Social media at work: If you can’t beat them, draw up a policy

Social media at work: If you can’t beat them, draw up a policy
As social networking continues to influence the way people communicate, it's no surprise this Internet phenomenon has managed to creep into the workplace, with potential implications to workplace productivity— even health and safety. Legal experts at a recent seminar discuss some practical options for employers.
If you’re among the millions who’ve seen the YouTube video of a food safety prank instigated by two Domino’s Pizza employees from North Carolina, you may have a pretty good idea of what might have happened to them after their video went viral.

If you guessed, “fired,” you’re right, but terminating these two employees was just the beginning of the public relations disaster Domino’s Pizza had to face following the controversy — customers were turned off, sales dropped and the Domino’s Pizza branch where the video was shot was temporarily shut down for health and safety inspection.

Ultimately, the incident was a lesson that legal experts say employers are now having to learn as social networking — through sites like Facebook, Twitter and LinkedIn —increasingly gains prevalence in people’s lives, even extending to the workplace.

At a recent seminar entitled, Social Media in the Workplace: Uncharted Territory for Employers, lawyers at Sherrard Kuzz LLP, a Toronto-based labour and employment law firm, explained some of the implications of a social-network-savvy workforce to any organization.

The event speakers, who are lawyers at Sherrard Kuzz, admitted that social media is “something that we need to address in each of our workplaces” — and creating a sound policy that’s appropriate and reflective of the nature of the workplace and the workers is a good place to start.

“In some ways, it’s a general issue, but in some ways it’s simply a workplace policy issue,” said Lorenzo Lisi, a lawyer with Sherrard Kuzz and one of the speakers. The younger generation considers social media as a perfectly acceptable form of communication and employers need to find effective ways to adapt to this norm.

There are several reasons why employers may resort to monitoring employees’ Internet usage, according to Lisi. Employers may monitor usage to determine the impact on productivity: How much time are employees spending on the Internet for personal reasons? Are employees using social media sites as a marketing tool to promote the company’s brand and profile?

Workplace liability considerations may also cause an employer to monitor Internet use, to ensure that bullying and harassment involving their employees are not taking place over the Internet. Bill 168 — the workplace violence amendment to the Occupational Health and Safety Act in Ontario — requires employers to ensure that their employees are protected from violence and harassment in the workplace, Lisi explained.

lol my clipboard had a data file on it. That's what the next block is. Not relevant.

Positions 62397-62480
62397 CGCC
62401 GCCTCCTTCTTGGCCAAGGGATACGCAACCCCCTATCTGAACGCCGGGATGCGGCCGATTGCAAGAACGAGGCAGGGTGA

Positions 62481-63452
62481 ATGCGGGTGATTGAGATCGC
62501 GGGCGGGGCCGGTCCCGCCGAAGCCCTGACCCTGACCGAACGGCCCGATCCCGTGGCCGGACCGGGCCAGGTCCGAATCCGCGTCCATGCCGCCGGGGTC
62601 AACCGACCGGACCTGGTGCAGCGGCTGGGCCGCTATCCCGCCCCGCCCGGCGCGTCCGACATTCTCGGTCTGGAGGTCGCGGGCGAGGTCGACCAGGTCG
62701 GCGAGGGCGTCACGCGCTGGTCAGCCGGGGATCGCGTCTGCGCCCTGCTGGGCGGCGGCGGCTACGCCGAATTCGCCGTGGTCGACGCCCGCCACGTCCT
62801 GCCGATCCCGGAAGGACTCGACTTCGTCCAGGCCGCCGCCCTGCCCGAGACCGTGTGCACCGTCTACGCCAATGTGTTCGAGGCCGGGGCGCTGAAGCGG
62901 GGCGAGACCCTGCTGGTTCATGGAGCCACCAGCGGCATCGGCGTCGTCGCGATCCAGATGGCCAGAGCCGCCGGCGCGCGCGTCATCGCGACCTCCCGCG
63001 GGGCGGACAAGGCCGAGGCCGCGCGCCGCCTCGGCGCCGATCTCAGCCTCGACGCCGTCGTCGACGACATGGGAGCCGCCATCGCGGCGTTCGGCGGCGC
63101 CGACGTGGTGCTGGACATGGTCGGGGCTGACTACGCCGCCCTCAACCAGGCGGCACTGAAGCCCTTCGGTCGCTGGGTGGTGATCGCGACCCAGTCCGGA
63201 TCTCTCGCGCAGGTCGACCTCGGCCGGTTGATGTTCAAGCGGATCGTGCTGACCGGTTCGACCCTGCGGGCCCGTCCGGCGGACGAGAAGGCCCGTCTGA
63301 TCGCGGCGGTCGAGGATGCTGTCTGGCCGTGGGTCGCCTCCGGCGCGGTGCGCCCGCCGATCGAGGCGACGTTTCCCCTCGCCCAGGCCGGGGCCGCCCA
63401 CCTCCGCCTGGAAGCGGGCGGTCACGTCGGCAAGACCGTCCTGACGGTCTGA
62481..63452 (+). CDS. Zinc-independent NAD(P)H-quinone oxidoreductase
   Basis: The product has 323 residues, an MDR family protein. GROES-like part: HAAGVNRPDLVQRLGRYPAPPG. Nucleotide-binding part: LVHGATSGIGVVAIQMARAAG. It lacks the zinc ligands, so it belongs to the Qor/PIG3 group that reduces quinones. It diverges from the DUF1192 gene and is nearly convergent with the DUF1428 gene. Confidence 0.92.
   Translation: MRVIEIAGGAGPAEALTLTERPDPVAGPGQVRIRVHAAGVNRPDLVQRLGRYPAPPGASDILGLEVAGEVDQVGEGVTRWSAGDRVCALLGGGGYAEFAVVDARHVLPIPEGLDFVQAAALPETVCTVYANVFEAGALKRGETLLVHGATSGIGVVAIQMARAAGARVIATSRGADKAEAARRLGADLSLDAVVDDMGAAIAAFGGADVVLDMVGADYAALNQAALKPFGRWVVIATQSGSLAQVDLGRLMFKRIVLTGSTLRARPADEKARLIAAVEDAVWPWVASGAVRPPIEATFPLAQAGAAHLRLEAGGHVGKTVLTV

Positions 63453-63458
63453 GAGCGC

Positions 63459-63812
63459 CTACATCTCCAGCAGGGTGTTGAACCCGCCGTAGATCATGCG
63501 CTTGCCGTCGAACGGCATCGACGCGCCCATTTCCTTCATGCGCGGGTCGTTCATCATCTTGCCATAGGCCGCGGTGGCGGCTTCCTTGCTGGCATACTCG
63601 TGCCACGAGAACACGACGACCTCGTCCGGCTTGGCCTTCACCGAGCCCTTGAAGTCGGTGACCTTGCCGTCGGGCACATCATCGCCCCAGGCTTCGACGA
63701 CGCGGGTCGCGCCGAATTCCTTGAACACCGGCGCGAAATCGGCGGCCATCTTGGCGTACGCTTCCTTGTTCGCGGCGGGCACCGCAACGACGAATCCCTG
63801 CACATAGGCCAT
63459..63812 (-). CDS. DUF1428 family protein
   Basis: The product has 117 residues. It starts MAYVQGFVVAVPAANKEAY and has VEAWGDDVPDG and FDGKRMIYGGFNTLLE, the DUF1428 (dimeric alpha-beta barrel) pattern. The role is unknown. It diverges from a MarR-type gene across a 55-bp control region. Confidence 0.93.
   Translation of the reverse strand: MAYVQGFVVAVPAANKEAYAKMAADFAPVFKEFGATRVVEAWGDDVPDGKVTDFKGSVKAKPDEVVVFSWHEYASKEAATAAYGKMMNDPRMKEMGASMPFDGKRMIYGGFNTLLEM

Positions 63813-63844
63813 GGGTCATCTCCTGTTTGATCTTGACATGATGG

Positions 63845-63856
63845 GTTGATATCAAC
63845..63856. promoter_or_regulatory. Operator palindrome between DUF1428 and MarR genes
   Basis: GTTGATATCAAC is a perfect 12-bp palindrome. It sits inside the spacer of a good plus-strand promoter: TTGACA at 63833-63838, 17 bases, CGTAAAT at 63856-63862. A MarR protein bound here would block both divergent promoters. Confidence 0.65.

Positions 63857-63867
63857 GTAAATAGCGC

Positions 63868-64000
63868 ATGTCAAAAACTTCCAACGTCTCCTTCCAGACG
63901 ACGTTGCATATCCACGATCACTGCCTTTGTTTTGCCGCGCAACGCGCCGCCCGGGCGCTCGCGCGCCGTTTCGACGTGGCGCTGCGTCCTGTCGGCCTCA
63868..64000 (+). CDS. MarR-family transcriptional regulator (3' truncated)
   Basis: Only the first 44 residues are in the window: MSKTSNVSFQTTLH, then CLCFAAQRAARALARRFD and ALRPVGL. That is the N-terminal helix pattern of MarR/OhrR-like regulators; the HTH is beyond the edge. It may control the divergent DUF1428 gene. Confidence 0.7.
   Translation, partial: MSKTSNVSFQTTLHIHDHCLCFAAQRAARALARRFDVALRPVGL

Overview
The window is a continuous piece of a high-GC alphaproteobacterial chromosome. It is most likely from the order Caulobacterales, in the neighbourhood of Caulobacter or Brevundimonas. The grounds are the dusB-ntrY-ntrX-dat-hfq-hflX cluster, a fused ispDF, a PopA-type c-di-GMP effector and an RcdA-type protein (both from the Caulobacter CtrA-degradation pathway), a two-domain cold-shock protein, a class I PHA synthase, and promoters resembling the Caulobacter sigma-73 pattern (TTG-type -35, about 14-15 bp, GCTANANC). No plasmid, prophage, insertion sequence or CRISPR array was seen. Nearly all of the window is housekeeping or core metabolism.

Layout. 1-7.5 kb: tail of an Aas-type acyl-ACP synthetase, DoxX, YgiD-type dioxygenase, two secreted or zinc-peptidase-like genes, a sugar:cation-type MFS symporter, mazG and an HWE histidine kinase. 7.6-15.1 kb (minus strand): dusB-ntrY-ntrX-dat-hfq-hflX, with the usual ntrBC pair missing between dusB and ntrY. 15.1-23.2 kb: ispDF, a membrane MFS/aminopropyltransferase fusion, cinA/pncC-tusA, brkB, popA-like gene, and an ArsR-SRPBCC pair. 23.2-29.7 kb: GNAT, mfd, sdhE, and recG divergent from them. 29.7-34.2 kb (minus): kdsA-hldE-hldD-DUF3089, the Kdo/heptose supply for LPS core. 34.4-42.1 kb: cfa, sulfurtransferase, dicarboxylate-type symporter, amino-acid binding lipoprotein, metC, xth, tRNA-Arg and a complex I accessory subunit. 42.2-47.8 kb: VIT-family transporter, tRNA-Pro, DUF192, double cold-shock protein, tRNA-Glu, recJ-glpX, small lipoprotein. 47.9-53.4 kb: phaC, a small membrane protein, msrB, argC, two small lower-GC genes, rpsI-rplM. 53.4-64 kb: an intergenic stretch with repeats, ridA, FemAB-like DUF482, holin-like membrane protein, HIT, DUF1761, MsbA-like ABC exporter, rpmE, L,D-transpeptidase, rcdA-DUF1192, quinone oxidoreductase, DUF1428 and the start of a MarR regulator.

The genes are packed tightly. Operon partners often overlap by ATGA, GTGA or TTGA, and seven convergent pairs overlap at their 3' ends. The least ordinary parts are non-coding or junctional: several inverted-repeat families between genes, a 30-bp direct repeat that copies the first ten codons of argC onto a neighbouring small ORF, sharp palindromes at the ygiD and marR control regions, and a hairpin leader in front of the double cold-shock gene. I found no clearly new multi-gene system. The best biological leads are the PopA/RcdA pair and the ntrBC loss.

“We need to understand there are liabilities from a criminal perspective and from a fraud perspective,” he said.

Lisi cautioned employers about the possible implications of monitoring activities with respect to privacy laws and the employees’ reasonable expectation of privacy. The Personal Information Protection and Electronics Document Act (PIPEDA) prescribes specific obligations with regards to the collection, use and distribution of personal information. Employers must be careful about what kind of information is obtained, how they’re obtained and how they are used.

Employer should also consider making a plan of what they would do in response in the event that a breach does occur in the social media realm, said Pamela Shin, also a lawyer at Sherrard Kuzz.

As an example, when the Domino’s video of the two employees came out and went viral, the company posted its own YouTube video responding to the incident and reassuring the public of their commitment to food safety.

When developing Internet or social media policies in the workplace, companies must clarify what is and isn’t permissible. Shin noted that employers should be able to strike a balance between employees’ ability to freely express their ideas in their private lives and their duty of “faith and fidelity” to their employer.

“The first question you need to establish [when investigating an incident] is ‘is there a connection between the conduct of the employee and the well-being of the employer?” Shin said.

She said the three important questions employers need to ask are:
-    Was the employee’s conduct sufficiently harmful to the interest of the employer?
-    Did the conduct violate the employee’s duty of faith and fidelity to the employer?
-    Did the employee do anything that’s prejudicial to the reputation of the employer?

Lisi also offered the following practical tips when developing an Internet use or social media use policy in the workplace:
-    Ensure policies address confidentiality and acceptable conduct
-    Clearly communicate what is acceptable
-    Ensure sufficient notice
-    Be consistent in applying policies
-    Establish a process for addressing social networking concerns
-    Discipline, when appropriate